In the living room of my home in Montreal, in the dining room cabinet, on a shelf behind the glass is a picture of our family. It is an old photo taken in Dubai when my kids were still very young. It was taken on the same day we were photographed individually for our Canadian visa application. There’s an aura of happiness on all our faces.
It’s been a decade now since that picture was taken. So much has happened since then. My eldest has already joined the workforce and my younger is about to finish his studies and follow in his sister’s footsteps. And I am ten years older. During these last ten years, I have put the needs of my family before mine and my profession. I quit my job to be with my husband in his sickness and I have no regrets about it whatsoever.
Except after he passed away. Suddenly I felt so let down. Five years had passed since my last job as a teacher. And I realized that if I wanted to go back to teaching I didn’t have the heart for it anymore. Life has lost its glamour for me and the last thing I would like to do is face a classroom full of kids. But what else can I do?
The fact that I had missed my chance added to my sorrow and my fear of a future life without my significant other beside me. I drove myself crazy thinking about all the things that went wrong, of all the opportunities I missed because I chose to make my family a priority.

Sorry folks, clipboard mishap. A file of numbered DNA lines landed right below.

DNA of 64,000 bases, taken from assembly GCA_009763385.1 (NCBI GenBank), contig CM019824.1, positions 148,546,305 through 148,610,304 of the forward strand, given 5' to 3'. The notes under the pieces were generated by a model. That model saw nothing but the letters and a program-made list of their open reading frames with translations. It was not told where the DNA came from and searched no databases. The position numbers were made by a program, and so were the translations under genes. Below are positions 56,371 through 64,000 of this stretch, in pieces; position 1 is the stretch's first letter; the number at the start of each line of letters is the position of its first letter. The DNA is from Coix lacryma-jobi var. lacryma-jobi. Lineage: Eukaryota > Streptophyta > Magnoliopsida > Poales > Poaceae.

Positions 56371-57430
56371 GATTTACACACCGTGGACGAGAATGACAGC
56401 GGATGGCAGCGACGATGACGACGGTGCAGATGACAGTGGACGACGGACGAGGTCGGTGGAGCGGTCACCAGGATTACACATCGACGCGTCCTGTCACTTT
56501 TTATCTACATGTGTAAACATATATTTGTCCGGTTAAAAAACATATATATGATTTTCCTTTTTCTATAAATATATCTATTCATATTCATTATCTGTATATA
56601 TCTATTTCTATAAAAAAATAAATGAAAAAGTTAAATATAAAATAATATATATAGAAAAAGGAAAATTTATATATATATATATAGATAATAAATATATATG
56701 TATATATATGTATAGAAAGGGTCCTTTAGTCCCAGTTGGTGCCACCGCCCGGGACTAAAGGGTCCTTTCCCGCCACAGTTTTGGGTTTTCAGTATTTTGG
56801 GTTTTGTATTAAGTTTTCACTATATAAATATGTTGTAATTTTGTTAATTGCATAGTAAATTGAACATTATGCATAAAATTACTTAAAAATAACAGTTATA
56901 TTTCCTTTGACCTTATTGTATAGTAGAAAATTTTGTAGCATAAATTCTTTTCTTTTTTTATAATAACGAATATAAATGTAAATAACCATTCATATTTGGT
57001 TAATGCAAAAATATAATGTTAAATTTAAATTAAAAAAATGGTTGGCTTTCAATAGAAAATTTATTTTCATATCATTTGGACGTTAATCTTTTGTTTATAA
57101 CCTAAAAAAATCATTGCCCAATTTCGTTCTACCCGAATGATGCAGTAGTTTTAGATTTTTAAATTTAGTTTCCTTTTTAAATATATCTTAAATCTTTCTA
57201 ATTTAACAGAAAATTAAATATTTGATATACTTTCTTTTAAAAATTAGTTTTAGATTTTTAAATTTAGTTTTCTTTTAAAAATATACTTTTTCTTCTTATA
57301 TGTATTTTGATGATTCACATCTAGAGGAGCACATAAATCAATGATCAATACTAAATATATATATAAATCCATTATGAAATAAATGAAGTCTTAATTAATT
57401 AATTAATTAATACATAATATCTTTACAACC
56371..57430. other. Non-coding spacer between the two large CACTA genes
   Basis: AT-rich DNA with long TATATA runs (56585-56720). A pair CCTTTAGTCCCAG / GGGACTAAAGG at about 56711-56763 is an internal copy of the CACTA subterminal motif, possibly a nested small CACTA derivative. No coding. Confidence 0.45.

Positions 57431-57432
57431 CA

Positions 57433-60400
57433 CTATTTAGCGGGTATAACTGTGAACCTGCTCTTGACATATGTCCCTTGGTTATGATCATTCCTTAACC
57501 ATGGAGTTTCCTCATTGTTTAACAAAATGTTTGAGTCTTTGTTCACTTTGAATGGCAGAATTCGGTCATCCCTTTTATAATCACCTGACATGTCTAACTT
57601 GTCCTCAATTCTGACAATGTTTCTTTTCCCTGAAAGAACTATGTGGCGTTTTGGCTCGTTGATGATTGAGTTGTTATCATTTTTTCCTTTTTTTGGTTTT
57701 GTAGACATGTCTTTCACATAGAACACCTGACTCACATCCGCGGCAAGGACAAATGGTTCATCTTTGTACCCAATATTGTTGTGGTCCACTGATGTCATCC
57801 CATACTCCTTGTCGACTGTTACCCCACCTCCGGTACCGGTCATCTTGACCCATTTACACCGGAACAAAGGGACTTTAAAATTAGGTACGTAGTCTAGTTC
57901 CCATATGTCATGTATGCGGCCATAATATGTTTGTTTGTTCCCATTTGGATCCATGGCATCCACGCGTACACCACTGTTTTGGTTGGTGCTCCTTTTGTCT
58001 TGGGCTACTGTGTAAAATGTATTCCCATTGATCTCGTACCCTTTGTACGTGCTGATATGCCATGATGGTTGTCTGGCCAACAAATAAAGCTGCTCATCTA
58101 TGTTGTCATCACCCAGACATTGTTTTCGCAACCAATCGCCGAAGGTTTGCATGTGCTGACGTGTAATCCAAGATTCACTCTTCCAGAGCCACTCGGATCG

Here I was with all these feelings of pain and anger and sorrow bundled up inside me wanting to get out. I wanted to write about my love, my loss, my feelings of despair. Yet every time I tried to put words on paper this little voice inside would tell me to stop. It would tell me to stop whining. You are not the only one.
True. But my mind and soul are so full of memories and losses and fears that somehow writing about them is all I can do. Writing about them helps me understand and forget them. I write to explore all the things I am afraid of; death, loss, life, the future. I write to give myself courage and strength to face the world. I write to keep my sanity. I write, to use Roger Rosenblatt’s words:
“To make suffering endurable
To make evil intelligible
To make justice desirable
and … to make love possible”